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Screenshot: Avengers: Age Of Ultron
Age Of HeroesAge Of HeroesWith Age Of Heroes, Tom Breihan picks the most important superhero movie of every year, starting with the genre’s early big-budget moments and moving onto the multiplex-crushing monsters of today.

One day, we’ll get the Avengers party movie. Maybe. Hopefully. The best scene of Joss Whedon’s 2015 blockbuster Avengers: Age Of Ultron arrives early on, after the Avengers bust up a HYDRA compound in Eastern Europe and retrieve Loki’s stolen scepter. They’ve all returned to the Avengers Tower in New York, and they just enjoy each other’s company. That’s it. Nothing really happens. It’s glorious.

Stan Lee gets drunk. People make fun of War Machine for telling a story that doesn’t really go anywhere. Everyone sits around trying to lift Thor’s hammer, and Thor briefly freaks when Captain America budges it just the tiniest bit. Black Widow suddenly starts heavily flirting with Bruce Banner, almost out of nowhere. (That whole thing would’ve been better if the movie treated it as a drunk office-party one-off rather than the beginning of a tragically doomed love story, but it’s fun nonetheless.) After going to great pains to build the Avengers’ team chemistry in his previous movie, Whedon spends a couple of minutes basking in it. Then, of course, Ultron suddenly appears, possessing one of Tony Stark’s robots, and starting to wreak havoc. There’s plenty of other good stuff in Age Of Ultron, but it never quite recovers after the party ends.

There’s a sort of logic to action movies: You tolerate the scenes of dialogue and exposition to get to the fights. The idea, I suppose, is that you can’t have a movie that’s nothing but action—though Mad Max: Fury Road and The Raid: Redemption, among others, have proven that that’s possible. Standard logic says you need scenes where you build character and chemistry and plot and motivation, and these things aren’t easy to do in the context of an action scene. But the action scenes are the reason why people turn up to those movies. They’re the reason you keep your finger on fast-forward when you’re rewatching a Mission: Impossible movie.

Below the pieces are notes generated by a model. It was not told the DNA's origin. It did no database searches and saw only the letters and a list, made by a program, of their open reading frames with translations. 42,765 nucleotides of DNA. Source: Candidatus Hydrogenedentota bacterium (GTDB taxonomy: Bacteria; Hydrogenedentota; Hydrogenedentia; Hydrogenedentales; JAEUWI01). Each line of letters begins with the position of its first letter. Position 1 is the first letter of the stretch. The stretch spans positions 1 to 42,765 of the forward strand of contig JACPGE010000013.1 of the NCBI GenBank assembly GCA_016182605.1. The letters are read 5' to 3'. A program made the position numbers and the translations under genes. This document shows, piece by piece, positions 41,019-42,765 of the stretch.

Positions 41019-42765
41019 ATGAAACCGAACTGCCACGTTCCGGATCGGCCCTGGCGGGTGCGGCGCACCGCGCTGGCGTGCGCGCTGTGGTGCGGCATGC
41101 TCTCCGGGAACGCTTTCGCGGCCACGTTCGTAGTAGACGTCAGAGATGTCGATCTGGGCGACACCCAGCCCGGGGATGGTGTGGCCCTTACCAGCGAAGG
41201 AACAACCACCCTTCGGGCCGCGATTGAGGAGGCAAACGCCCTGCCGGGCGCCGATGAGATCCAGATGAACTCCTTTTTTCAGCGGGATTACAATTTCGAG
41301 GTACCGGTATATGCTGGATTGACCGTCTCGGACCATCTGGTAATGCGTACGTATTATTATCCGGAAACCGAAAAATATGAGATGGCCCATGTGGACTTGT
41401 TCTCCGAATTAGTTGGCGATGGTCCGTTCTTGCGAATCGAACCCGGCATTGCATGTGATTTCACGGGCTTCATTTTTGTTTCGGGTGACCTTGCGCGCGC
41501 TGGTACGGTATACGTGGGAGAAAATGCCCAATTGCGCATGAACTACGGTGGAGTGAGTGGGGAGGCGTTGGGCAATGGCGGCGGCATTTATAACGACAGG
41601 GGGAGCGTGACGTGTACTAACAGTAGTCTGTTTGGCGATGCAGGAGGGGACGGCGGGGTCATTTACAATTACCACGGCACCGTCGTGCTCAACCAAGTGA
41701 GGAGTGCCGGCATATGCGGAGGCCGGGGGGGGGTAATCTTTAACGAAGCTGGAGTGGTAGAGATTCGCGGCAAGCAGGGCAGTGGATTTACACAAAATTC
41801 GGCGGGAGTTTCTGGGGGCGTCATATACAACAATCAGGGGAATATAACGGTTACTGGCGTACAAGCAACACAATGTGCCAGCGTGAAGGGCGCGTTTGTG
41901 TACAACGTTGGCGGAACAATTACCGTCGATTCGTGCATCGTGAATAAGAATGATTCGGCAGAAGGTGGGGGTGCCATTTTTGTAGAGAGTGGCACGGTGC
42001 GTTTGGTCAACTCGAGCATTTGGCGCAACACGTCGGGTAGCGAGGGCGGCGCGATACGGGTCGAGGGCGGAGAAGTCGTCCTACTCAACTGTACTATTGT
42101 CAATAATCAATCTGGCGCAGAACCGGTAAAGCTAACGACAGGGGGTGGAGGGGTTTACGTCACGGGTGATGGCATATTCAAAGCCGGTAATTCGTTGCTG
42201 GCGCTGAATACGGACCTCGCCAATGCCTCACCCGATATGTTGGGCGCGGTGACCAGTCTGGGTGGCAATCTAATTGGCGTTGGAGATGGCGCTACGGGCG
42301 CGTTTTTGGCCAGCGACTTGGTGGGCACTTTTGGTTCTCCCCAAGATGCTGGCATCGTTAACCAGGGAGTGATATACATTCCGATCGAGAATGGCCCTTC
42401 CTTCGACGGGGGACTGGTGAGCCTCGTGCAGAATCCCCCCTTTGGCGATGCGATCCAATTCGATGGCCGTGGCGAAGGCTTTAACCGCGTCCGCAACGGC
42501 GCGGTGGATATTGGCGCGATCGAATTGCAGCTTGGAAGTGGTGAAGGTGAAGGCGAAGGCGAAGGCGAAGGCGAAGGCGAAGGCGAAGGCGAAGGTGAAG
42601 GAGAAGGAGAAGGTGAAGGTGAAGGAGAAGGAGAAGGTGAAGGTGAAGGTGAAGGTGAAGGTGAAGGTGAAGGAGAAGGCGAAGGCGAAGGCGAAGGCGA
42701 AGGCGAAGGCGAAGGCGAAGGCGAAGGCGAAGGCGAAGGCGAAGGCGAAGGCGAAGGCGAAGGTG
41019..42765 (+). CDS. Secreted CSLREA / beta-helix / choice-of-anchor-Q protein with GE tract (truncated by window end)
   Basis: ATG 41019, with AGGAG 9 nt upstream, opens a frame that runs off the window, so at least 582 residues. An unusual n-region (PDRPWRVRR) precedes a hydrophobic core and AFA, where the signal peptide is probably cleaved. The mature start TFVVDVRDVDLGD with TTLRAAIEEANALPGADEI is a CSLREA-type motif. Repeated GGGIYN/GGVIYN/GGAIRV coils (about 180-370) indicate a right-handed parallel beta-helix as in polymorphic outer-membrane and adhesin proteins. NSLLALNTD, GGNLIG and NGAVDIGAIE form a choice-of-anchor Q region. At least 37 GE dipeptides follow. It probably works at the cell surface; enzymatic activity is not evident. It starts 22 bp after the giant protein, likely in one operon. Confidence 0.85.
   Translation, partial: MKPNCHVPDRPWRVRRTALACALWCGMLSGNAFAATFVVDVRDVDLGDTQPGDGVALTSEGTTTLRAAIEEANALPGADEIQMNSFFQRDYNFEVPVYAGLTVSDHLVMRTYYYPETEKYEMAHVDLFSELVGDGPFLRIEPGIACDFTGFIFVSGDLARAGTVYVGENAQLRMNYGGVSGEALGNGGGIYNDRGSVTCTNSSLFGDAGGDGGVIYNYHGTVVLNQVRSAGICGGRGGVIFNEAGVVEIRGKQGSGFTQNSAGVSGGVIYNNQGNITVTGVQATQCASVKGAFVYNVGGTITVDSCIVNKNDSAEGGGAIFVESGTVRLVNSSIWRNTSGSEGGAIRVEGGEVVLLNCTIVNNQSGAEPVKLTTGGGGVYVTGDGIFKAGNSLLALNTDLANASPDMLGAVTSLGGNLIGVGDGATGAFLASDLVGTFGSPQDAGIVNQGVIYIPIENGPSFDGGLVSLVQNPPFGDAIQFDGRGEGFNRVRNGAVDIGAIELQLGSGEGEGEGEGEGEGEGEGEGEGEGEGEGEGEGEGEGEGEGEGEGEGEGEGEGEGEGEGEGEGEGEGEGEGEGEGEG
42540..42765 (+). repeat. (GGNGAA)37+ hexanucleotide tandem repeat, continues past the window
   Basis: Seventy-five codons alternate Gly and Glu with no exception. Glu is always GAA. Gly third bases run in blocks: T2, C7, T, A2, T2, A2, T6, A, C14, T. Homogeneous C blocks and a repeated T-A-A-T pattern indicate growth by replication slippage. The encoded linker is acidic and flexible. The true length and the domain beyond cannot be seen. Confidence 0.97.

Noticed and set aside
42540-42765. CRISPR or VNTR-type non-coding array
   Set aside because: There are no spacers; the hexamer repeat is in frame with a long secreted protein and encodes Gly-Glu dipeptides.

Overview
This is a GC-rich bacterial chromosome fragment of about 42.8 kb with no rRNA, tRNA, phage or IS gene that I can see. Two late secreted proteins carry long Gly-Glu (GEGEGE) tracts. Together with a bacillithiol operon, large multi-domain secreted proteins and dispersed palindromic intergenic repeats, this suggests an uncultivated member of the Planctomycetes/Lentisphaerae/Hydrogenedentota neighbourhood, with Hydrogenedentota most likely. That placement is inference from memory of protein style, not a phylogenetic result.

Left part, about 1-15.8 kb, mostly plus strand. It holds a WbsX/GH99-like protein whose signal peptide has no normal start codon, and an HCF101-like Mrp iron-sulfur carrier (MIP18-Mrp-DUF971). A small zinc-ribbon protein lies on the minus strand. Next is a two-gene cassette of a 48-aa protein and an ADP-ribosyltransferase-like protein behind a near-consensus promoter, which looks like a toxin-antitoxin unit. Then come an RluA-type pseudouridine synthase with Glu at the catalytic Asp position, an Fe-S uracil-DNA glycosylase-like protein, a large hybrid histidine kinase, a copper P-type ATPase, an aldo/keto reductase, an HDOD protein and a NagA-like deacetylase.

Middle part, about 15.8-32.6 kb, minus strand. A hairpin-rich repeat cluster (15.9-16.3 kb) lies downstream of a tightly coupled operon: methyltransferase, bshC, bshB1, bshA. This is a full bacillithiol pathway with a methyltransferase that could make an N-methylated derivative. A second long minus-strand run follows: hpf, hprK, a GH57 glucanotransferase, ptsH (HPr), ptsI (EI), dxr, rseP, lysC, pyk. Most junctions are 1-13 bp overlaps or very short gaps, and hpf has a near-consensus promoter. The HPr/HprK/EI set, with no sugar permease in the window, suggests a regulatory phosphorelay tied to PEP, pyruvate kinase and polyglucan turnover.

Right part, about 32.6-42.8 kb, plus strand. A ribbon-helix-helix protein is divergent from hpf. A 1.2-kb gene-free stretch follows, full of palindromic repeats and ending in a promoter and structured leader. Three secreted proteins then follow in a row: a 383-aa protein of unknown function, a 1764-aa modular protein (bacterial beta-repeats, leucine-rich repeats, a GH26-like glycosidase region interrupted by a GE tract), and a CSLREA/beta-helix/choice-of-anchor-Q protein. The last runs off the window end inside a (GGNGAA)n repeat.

The movies of the Marvel Cinematic Universe have inverted that whole dynamic. The action scenes are grand and elaborate and impressive, but they’re not what gets anyone in the door. Instead, the bits of Marvel movies that people love, the bits that keep them coming back, are the scenes in between the action. They’re the throwaway jokes, the deep breaths, the moments of quiet bonding. The action scenes themselves can be obligatory or stapled on. They can also be overly loud and showy, and they can take away from the rest of the movie. That’s what happens in Age Of Ultron. That’s its grand and fatal flaw.

Age Of Ultron is, by virtually any measure, a vastly successful movie. It pulled in about $1.5 billion globally, making the fourth-highest-grossing movie of 2015, globally speaking. It was the second-most-expensive movie ever made, and yet it still turned a tidy profit. It helped keep the characters in the forefront of people’s minds, and it kept the Marvel machine chugging along. People, by and large, liked it.